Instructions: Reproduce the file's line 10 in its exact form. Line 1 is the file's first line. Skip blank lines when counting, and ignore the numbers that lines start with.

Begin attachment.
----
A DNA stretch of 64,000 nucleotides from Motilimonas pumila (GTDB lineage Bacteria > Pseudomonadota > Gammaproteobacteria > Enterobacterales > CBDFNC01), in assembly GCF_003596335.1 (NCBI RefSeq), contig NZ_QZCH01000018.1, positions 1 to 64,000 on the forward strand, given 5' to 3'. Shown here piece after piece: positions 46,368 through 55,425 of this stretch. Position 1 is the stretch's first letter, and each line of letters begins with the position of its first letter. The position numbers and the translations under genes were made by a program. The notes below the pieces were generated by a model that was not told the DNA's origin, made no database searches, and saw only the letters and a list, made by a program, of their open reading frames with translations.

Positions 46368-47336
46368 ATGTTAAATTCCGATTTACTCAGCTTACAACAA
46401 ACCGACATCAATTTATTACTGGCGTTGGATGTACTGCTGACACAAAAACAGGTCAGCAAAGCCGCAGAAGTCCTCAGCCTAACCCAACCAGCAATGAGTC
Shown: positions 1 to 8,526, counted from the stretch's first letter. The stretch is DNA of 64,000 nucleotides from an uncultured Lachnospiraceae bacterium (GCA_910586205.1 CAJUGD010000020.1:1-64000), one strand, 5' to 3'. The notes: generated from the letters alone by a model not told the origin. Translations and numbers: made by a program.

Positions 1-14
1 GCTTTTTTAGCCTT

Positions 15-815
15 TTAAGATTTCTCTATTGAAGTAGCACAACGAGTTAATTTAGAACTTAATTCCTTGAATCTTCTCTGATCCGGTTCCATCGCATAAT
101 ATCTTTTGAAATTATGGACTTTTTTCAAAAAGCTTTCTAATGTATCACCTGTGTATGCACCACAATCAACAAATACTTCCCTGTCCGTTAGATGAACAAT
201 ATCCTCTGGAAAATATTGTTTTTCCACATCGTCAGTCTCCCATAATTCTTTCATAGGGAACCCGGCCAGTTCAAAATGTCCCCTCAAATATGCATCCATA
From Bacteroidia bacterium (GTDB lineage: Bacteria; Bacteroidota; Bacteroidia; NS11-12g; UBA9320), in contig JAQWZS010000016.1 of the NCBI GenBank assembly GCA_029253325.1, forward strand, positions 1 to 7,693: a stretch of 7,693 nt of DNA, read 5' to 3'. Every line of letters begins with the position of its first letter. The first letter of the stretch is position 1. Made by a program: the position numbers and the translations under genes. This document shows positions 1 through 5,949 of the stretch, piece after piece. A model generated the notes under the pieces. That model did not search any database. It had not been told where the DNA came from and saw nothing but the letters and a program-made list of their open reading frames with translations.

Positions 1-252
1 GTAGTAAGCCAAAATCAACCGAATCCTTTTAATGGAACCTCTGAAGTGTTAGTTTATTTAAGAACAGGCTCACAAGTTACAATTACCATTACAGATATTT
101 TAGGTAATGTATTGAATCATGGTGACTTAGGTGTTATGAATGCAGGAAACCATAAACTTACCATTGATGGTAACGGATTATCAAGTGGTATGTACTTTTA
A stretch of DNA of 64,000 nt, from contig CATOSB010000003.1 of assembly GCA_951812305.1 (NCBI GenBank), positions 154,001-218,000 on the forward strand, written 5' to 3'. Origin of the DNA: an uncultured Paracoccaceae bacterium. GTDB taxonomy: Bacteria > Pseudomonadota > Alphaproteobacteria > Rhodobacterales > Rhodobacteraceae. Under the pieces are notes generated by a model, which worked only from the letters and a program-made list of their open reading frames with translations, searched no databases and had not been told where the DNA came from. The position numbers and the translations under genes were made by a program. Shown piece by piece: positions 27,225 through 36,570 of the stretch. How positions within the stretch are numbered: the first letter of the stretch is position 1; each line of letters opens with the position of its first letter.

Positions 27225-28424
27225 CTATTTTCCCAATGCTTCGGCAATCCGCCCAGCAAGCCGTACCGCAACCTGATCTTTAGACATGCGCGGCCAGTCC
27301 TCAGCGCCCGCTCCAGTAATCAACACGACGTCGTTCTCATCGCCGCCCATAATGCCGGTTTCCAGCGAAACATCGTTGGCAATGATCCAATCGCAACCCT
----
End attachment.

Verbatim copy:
101 ATCTTTTGAAATTATGGACTTTTTTCAAAAAGCTTTCTAATGTATCACCTGTGTATGCACCACAATCAACAAATACTTCCCTGTCCGTTAGATGAACAAT